Eve Bunting wants to spread an important message: picture books aren't just for tots anymore.
As the author of more than 150 books, Bunting has written something for every age group — everything from young adult novels to picture books, on subjects ranging from homelessness (Fly Away Home), a modern-day look at a Civil War battlefield (The Blue and the Gray), the Irish village of Maghera where she was born (Market Day), and Smoky Night, about the Los Angeles riots, illustrated by David Diaz and winner of a Caldecott Medal.
Plenty of Bunting's books are pure fun and joy, such as Sunflower House, Scary, Scary Halloween, Dog Detective, or the forthcoming Ducky, about a yellow plastic duck. Bunting notes, however, that titles addressing what she calls "tender topics" such as poverty and racial prejudice seem to get the most attention from reviewers and readers.
"Editors are brave," she says. "I may have had books turned down because they're not good, but I've never had one turned down because it was saying something some people might consider not suitable for children."
The roots of her social consciousness date back to her childhood in Ireland. "I was aware that there was discrimination," she recalls, "although I didn't know there was anything to be done about it." She remembers that Protestant children like herself weren't supposed to play with Catholics, although her parents encouraged her friendship with a Catholic girl. Later, political and religious "troubles" between the two denominations helped convince Bunting and her husband to emigrate to the United States in 1958 with their three young children.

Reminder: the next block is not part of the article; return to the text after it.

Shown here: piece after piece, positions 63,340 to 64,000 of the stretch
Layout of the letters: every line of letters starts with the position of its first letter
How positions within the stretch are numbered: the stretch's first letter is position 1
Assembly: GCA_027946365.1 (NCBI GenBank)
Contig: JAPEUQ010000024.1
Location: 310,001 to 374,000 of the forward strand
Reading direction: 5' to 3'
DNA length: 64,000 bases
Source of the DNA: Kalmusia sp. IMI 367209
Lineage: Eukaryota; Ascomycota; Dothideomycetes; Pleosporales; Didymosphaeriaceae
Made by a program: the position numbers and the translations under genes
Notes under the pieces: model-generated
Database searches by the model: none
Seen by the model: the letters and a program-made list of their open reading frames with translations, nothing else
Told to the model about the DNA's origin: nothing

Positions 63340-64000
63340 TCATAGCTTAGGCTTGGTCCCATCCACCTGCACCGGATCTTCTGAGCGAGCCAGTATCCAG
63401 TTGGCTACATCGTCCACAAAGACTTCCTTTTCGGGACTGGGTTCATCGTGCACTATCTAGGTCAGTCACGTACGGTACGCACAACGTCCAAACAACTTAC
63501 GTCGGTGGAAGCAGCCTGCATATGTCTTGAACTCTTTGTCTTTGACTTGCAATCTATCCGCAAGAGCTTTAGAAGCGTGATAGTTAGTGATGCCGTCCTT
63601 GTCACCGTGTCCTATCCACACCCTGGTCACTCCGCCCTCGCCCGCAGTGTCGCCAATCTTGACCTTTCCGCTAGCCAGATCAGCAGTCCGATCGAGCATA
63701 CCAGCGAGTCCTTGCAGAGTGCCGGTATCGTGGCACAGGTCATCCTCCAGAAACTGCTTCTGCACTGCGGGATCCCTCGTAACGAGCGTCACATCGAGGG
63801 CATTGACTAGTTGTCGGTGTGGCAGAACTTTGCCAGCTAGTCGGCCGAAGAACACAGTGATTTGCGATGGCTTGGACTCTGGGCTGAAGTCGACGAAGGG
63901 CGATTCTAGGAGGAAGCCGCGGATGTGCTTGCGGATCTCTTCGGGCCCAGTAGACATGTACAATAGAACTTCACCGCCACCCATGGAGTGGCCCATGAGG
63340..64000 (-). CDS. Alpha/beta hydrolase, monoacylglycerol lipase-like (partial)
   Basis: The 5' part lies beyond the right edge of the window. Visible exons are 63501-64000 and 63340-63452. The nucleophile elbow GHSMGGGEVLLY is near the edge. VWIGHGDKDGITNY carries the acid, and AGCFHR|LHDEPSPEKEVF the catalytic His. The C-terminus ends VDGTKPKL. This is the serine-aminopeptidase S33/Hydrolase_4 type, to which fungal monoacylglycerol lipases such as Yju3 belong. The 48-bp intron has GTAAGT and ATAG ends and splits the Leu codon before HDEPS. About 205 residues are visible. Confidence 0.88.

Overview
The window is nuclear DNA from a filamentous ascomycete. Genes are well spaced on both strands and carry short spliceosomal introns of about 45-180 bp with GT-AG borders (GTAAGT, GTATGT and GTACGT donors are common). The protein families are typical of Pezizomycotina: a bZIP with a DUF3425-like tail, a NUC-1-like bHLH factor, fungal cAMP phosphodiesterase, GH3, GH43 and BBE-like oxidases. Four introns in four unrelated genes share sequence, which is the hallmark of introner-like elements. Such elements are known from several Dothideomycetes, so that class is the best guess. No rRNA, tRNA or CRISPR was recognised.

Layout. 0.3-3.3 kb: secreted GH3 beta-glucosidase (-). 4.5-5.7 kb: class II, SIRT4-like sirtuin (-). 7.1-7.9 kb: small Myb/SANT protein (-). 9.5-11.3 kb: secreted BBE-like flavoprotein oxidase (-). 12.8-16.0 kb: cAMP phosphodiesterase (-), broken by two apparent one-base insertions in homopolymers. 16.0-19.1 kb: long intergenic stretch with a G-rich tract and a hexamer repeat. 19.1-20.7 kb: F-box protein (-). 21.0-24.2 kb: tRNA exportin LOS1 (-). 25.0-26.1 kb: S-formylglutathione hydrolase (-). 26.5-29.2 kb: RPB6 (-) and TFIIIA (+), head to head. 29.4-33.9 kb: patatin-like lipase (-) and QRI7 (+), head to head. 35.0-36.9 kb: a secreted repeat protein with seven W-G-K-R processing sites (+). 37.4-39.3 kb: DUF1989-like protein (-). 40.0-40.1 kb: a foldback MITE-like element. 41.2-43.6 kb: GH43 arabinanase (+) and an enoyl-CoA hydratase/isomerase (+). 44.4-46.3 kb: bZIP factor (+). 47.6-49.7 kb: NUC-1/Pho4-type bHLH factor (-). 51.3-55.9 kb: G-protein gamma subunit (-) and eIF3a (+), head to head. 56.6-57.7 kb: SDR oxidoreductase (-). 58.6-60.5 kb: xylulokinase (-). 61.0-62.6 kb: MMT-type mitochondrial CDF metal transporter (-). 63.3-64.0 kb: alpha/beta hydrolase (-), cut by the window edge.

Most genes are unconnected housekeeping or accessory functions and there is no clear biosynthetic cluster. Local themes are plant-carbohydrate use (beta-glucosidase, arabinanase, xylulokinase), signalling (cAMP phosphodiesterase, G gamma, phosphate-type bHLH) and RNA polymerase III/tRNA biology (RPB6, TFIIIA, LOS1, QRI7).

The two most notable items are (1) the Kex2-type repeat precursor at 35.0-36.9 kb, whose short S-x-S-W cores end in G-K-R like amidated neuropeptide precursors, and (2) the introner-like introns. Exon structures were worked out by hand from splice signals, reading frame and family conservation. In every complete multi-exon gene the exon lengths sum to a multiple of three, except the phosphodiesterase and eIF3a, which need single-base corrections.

"We had it pretty hard at the beginning," Bunting says of their move. "At least we spoke the same language. But I do feel I'm entitled to write about migrant workers and immigrants."
Success came to the young Irish mother a few years after the family settled in California, where she continues to live. Feeling homesick and in need of diversion, she enrolled in a community college course in creative writing.
Her first published books were retellings of Irish folk tales. Since then she's branched out in diverse directions, even writing a few nonfiction books about whales and sharks for Sea World in San Diego. The nonfiction work was an exception — Bunting's chief interest is "telling a good story." She begins to write after an idea hits her with a "jolt."
Despite her many interests and concerns, however, some subjects are too much for her. For instance, when one editor confided that she'd like to have a picture book about child abuse, Bunting replied, "I just couldn¹t because my stomach wouldn't allow me to do that." And when a parent asked her to write about the Oklahoma bombing, Bunting said she couldn't tackle the tragedy.
How, then, do ideas jolt her? Recently, inspiration struck in a San Jose museum, where Bunting's daughter had taken her to see a mummy collection, a subject that had long been of interest. "I remember looking at one mummy and thinking, 'Once you were beautiful.' That was the beginning of an idea."